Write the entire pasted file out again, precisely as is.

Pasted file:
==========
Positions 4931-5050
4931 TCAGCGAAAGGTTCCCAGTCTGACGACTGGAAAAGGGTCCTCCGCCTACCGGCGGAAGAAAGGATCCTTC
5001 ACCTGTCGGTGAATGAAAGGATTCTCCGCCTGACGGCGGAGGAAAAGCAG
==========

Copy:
Positions 4931-5050
4931 TCAGCGAAAGGTTCCCAGTCTGACGACTGGAAAAGGGTCCTCCGCCTACCGGCGGAAGAAAGGATCCTTC
5001 ACCTGTCGGTGAATGAAAGGATTCTCCGCCTGACGGCGGAGGAAAAGCAG